Welcome to FORWARD, a newsletter for GC’s trying to make sense of breaking legal developments.
This week: Attorneys at law firms are way too anxious and litigation against states is turning into a surprising coronavirus trend. Plus: Can a sports team -- or a major corporation -- rise above the law?
If you’re a general counsel or entrepreneurial lawyer wondering whether the grass is greener on the firm side, you may want to think again. Attorneys at law firms are more depressed and anxious than average Americans and have little hope anything will change, according to a survey of 3,800 lawyers by ALM.
Inside the numbers: Of the 3,800 respondents, 31 percent reported being depressed; 64 percent said they have anxiety. In the general U.S. population, only about 8 percent of adults say they suffer from depression, and about 20 percent of adults have anxiety disorders.
The usual suspect: The lawyers pointed to a common reason for the stress and depression: the billable hours that make them feel like they have to work all the time. One respondent said: “It seems that is really driving a lot of the lack of health. I met my requirement last year but was told in my review that I ‘left money on the table’—[in other words,] I should’ve billed more, which was frustrating.”
Unforgiving clients: Outside of billable hours, clients were the second-most common source of frustration. Lawyers felt firm leadership would cave in to the demands of high-paying clients and force associates to work for free or on weekends and vacations.
Can it get better?
Many respondents said law firms have emphasized being aware of mental health issues in recent years but they haven’t changed any policies to promote mental health. How could they do that? For one thing, the respondents said by getting rid of the billable hour system.
This survey was taken before coronavirus disrupted the country, sending lawyers home and piercing firms’ bottom lines. Perhaps law firms -- and all legal departments -- can permanently learn from the way mental health is being stressed now among the legal community.
A surprising mix of clients are keeping law firms busy as the economy slows: businesses and coalitions suing the government over coronavirus restrictions.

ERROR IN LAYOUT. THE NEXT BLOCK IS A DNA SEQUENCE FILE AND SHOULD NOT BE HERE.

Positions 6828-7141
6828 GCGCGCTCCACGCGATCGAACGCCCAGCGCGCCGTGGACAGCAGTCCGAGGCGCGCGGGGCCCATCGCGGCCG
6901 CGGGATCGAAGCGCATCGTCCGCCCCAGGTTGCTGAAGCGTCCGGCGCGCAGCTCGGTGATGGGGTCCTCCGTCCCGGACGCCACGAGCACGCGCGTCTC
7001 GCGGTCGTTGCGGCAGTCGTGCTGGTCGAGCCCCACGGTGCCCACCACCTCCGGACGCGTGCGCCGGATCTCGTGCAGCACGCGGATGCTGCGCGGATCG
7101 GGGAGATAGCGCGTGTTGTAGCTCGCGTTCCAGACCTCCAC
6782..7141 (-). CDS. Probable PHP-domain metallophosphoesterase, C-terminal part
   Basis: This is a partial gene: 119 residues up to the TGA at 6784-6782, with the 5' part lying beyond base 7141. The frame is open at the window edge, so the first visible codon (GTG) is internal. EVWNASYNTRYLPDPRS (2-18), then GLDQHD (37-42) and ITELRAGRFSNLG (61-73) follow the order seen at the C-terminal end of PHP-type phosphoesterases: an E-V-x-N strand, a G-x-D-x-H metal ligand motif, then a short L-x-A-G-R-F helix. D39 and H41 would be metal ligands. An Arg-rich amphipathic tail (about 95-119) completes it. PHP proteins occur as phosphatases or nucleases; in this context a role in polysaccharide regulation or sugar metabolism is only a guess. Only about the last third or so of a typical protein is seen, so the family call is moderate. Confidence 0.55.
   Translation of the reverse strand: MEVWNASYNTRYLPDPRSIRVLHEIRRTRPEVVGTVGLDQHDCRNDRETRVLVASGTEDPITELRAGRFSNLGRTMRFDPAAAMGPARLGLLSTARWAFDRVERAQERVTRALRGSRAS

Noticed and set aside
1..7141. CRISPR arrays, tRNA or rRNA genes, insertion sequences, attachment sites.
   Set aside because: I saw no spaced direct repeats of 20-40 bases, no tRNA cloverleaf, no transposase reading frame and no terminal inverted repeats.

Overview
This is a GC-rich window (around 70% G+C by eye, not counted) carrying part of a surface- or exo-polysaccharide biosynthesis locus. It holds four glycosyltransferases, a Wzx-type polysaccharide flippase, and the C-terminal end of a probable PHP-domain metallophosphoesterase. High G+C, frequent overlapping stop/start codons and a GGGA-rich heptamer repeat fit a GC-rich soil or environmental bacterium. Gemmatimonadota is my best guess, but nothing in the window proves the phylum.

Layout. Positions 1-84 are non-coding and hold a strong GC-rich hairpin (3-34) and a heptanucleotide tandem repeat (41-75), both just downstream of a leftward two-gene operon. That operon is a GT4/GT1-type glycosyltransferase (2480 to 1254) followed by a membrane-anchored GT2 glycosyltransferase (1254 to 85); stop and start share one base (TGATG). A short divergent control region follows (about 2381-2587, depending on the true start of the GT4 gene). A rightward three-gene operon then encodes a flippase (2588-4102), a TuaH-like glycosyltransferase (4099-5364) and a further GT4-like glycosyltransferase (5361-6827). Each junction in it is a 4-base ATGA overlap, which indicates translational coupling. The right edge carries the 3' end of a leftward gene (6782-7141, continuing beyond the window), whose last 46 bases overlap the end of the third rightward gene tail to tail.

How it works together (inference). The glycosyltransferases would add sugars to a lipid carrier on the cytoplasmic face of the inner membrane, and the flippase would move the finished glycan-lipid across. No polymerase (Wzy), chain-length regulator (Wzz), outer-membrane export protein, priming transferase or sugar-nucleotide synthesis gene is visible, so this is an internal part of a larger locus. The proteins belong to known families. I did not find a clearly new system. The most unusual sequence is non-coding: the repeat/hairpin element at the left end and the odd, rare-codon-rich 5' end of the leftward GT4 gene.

Lockdowns mean lawsuits, an odd mix of lawsuits: A conservation group in Michigan sued over a motorboat ban (the suit was later dropped because the governor dropped the ban). A bridal store is suing Ohio because it is not considered an essential business. Landscapers and gyms have filed similar lawsuits.
Success doesn’t come easy: Plaintiffs argue their 14th Amendment rights and due process have been violated. But states have wide-ranging abilities to restrict the movement of citizens during emergencies, and judges rarely side against the government when it comes to public health.
Governments are getting in on the plaintiff side, too
Missouri’s attorney general sued China last week for not doing enough to stop the coronavirus outbreak. And Mississippi joined in the blame game this week, filing a China lawsuit of its own.
With increased pressure for states to reopen, restrictive measures that remain in effect may see tougher challenges in court. U.S. Attorney General William Barr told federal prosecutors “to be on the lookout” for coronavirus orders that could violate the constitution.
⚽ Go team go? Sporting clubs and large companies can become so big and popular that they unduly influence the court system
What happens to the legal system when everyone feels like they’re part of the same team? Is fairness possible? An obsession with a Portuguese soccer club provides an example of the complexity that comes with power.
Benfica is the top soccer club in Portugal: It has a fan base that lives and dies with every result and regularly invites judges, politicians and other public figures to its matches.
A man named Rui Pinto hacked into Benfica’s records: He released them on the Football Leaks website. The records provided evidence into the sometimes unseamly business practices of major European football, including how Benfica provided benefits to powerful Portuguese leaders.
Benfica supporters were not pleased: And those supporters included the judge assigned to the case. He “liked” a tweet suggesting Pinto was a pirate and had posted several praiseworthy tweets of his own about Benfica.
Pinto’s lawyer says this is state capture
State capture happens when an entity grows so large that the state, including the legal system, can no longer hold it in check. U.S. politicians have been levying the same concerns about large tech companies.
The Portuguese judge asked to be recused from the case after local media outlets revealed his social media. But a fair trial may elude Portugal: At least 44 judges had been invited to Benfica matches as special guests.
What else we’re forwarding
Is Amazon getting busted?: A Senator wants the Feds to start a criminal investigation against the tech giant on antitrust grounds. Amazon has faced antitrust criticism before, but not calls for criminal investigations.
Ready, aim, Zoom: Zoom has been one of the hottest tech companies during the pandemic. So Google, Facebook and others are plotting new products and features to steamroll it.
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